Born (arguably) in Paul Crutzen’s mouth as a “blurt,” the term continues like that, psychoanalytically, almost asemically indecent. Anthropocene evokes numberless chiasmic defence formations and programmable aesthetic relapses to come — easy to cash in with and easy to cash out. What is perhaps more difficult is to remember what it meant and bear it. Engineered as distraction or not, it remains stuck in the world gullet, a limit term, a virtual-war word, evoking an ultimate intersectionality whose historical tractor beam iconically continues to fail. What the hyper-anthropocene breaks open is the historicist principle that nothing matters so much that that thing is the only thing that matters. The hyper-anthropocene quakes this idea, and then falls in line.
Following Benjamin, McKenzie Wark has consistently argued that there are worse things now than capitalism and that hyper-finance may simply be a symptom. The same could be said of social identity politics, whose own breakdown is in motion via the Internet as a new world order of self-feeding stasis. That Marx’s late more ecological writings have just been discovered pretty much equals Treppenwitz der Weltgeschichte (the staircase joke of world history). There is heat in the signscape now, more than a bout of mad symbolic pressure. Something is happening, and right at and not beyond individual accounting, it is happening to us, to all of us. It becomes less and more possible to know about whom or what one is speaking when there are some who seem to venture to exploit what is happening against others and for ends that are not always clear, while others try to protect themselves by pretending to be able to protect others against what is happening, which, since nobody necessarily knows what it is, may be counterproductive. Facebook timeline hypomnemata ally theatre comedy as old as the sun.
What might the link now be between art and the anthropocene? What does poetry have to do with the anthropocene as a kind of geomorphic formlessness, a trans without center or line, a khoratic tornado? Formlessness seems to have exploded in poetry long before the logic of poetry comes along to break it up or down into the formal human constituencies that channel and express it. At first, notionally speaking, poetry is as if merely the human and can be seen to graduate beyond itself toward the formless non-human only to the extent that it then rhythmically cedes back, recuperative always, poetry alone, doing what poetry alone does best, only poetry can do, only poetry: metros, measure, metric, limit. What is the limit that the poetic form expresses? Whose limit is it, ours, or the form’s? And what form does the tension take between form and formlessness? Can it be expressed as aversion? Is there even a trace?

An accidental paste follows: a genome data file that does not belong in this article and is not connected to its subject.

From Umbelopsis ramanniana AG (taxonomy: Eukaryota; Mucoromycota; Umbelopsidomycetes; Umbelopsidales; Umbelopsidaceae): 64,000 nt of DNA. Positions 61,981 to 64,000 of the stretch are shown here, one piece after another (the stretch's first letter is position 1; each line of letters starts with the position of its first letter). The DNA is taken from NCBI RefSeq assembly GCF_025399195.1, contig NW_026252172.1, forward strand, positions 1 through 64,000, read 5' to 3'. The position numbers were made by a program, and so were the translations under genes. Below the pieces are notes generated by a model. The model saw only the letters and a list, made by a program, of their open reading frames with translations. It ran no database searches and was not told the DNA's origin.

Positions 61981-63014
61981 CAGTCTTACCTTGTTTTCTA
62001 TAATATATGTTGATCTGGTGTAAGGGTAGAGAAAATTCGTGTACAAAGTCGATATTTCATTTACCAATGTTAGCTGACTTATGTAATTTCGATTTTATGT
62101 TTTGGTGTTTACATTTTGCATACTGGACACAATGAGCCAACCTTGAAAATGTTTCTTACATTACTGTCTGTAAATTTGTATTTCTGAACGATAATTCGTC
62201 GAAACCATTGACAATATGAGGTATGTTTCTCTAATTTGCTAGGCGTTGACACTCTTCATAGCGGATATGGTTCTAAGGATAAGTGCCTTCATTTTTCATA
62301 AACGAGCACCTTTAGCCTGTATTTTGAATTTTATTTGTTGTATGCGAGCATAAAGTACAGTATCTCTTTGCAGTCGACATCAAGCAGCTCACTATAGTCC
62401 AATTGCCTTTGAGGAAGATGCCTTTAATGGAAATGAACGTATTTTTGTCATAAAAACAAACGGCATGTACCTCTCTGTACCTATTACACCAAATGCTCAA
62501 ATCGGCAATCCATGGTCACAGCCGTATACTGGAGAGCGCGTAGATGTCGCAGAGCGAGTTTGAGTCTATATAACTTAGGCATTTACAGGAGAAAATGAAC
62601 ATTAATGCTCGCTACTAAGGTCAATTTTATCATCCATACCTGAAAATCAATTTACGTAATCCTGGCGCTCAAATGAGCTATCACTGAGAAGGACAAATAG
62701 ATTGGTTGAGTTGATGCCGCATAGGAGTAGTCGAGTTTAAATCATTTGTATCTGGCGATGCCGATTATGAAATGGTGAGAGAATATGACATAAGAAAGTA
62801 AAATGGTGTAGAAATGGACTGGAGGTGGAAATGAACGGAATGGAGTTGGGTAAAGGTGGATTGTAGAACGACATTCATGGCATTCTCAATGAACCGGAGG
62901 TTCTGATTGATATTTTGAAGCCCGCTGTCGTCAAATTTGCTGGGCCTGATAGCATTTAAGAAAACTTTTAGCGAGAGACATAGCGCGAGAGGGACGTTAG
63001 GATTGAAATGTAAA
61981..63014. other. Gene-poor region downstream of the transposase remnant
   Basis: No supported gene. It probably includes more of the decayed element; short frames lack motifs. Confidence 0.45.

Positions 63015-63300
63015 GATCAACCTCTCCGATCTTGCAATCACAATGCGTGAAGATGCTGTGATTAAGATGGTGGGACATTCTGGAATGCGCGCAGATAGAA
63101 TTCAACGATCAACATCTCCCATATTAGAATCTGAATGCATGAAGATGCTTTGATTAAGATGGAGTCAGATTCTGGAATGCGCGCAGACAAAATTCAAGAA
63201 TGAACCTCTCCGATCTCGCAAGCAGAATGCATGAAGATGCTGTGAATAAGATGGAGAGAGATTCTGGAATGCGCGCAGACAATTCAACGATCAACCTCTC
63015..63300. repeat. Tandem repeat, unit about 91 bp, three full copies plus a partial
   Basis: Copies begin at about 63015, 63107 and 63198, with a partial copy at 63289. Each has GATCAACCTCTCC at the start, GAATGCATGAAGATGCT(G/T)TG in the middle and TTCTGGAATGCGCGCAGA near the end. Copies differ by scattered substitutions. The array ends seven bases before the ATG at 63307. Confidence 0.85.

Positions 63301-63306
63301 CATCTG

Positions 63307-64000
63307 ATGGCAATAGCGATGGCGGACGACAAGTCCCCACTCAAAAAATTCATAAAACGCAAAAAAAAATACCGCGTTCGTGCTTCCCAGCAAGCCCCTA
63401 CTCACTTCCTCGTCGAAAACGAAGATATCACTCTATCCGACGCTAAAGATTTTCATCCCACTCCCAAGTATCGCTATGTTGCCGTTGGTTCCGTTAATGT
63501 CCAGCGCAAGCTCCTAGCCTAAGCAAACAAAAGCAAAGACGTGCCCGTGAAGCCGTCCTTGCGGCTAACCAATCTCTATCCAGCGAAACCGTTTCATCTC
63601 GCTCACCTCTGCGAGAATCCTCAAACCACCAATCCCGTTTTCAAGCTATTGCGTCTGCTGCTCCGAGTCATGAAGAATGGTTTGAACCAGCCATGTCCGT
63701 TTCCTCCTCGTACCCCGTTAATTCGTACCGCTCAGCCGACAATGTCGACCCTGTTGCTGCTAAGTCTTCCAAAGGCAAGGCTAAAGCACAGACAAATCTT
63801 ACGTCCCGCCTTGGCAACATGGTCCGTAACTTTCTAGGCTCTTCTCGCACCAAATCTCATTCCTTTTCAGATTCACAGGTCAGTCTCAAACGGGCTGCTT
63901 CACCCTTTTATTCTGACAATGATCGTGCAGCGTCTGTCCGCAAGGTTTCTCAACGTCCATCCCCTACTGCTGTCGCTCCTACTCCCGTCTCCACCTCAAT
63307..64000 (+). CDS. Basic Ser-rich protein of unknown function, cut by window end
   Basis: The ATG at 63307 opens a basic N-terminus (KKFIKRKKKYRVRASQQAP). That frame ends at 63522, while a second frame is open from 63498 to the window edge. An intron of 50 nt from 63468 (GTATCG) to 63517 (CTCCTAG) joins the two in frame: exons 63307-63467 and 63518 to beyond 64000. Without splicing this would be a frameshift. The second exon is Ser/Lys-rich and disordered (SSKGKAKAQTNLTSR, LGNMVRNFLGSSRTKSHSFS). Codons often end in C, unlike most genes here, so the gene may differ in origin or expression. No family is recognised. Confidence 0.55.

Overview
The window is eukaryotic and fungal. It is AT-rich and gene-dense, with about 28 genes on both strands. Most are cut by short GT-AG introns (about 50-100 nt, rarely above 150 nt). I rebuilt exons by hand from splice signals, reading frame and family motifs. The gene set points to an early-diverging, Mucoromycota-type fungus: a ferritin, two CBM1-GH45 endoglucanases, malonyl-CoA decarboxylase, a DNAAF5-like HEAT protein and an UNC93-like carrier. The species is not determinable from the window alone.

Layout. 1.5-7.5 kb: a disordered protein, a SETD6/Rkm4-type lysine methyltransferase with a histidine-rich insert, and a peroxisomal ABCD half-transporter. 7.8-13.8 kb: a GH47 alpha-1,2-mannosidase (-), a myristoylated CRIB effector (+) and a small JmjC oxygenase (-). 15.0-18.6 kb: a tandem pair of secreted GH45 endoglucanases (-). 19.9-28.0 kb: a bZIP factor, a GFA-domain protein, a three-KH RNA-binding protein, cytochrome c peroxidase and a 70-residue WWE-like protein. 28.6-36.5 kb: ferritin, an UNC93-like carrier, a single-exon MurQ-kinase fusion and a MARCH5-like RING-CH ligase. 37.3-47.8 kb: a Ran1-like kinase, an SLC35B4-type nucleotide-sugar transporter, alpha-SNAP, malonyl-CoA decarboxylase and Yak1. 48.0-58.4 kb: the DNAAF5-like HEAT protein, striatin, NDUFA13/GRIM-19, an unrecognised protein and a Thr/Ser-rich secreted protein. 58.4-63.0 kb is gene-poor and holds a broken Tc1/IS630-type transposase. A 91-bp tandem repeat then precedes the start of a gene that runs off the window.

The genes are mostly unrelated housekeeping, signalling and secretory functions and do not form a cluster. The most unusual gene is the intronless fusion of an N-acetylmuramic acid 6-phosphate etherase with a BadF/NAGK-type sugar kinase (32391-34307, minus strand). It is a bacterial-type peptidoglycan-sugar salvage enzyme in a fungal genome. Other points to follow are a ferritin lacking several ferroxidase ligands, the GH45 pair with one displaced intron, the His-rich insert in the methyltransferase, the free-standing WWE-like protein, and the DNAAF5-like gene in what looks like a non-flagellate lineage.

The final blackout at the end of The Sopranos is audacious because it interrupts the almost decade-long sequence of classic-al televisual form that preceded it. What was left was not a conclusion but the fade-from-static HBO ident as an update on the caesura that Benjamin quotes and accelerates in Goethe’s Elective Affinities, this moment in which “something beyond the poet interrupts the language of poetry.” What exploded tele-visually long ago in poetry was never the exclusive concern of, for example, poetry. The aversion to the poetic form, an energy that radiates early and is expressed only as poetry, is the line-breaking act as aversion to prosaic continuance of sense. It is also a prohibition of the eco-suicide still on, a preferment of the socius and the human in the very moment of seeming to open up what is still too much their flexible dialectic. One can spot straightaway that the structure of the poetic is chiasmic (something it shares, according to de Man, with relapse).
Another element is opening up form to and from some new relation to itself, a breach that is always what form allowed to happen in the first place, spilling out. Timothy Morton makes a scandal out of this in “Art in the Age of Asymmetry” when he writes, the “sunny Classical marriage of form and content at the altar of human meaning, might now be seen, in a more ecological age, as resembling a shotgun wedding in which one party, the nonhuman, uncomplainingly submits to the will of the other.” Morton’s point is thrillingly untenable (at least for us) because it evokes an entirely different metrics, an inhuman metros, out of sight again, as if submerged and made out only in hints, an impossible renunciation of the cost content pays to enter in as human aesthetic form.
Throughout Benjamin’s Goethe essay, a negotiation is constantly made between different types or strata of content. In fact, Benjamin’s critical subtlety here, so embedded and hard to hear, already goes beyond commentary, criticism, and even counter-rhythmic injunction. In what discourse does one take a stand and ask the hyper-juridical question of the relative priorities of different types of content and strata, different rhythms, beats, arrhythmias, and enforced asthenias that spill out somewhere between and over the human and nonhuman in as much as they were conceived or now taken for granted as a joint scan or patch, versing aversely through all forms of form?